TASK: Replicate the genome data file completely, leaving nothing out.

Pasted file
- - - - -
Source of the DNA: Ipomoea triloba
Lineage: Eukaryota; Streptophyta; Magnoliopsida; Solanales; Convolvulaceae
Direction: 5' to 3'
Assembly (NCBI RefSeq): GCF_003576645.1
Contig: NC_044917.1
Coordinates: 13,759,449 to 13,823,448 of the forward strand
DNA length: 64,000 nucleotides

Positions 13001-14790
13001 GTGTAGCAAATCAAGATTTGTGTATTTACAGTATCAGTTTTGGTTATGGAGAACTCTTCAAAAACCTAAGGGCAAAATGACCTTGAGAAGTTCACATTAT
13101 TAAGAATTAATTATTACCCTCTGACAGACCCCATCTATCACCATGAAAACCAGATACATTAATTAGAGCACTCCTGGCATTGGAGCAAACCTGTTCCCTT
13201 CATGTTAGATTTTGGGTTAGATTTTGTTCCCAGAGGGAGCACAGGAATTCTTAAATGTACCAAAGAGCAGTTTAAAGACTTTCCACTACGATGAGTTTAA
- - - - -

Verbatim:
Source of the DNA: Ipomoea triloba
Lineage: Eukaryota; Streptophyta; Magnoliopsida; Solanales; Convolvulaceae
Direction: 5' to 3'
Assembly (NCBI RefSeq): GCF_003576645.1
Contig: NC_044917.1
Coordinates: 13,759,449 to 13,823,448 of the forward strand
DNA length: 64,000 nucleotides

Positions 13001-14790
13001 GTGTAGCAAATCAAGATTTGTGTATTTACAGTATCAGTTTTGGTTATGGAGAACTCTTCAAAAACCTAAGGGCAAAATGACCTTGAGAAGTTCACATTAT
13101 TAAGAATTAATTATTACCCTCTGACAGACCCCATCTATCACCATGAAAACCAGATACATTAATTAGAGCACTCCTGGCATTGGAGCAAACCTGTTCCCTT
13201 CATGTTAGATTTTGGGTTAGATTTTGTTCCCAGAGGGAGCACAGGAATTCTTAAATGTACCAAAGAGCAGTTTAAAGACTTTCCACTACGATGAGTTTAA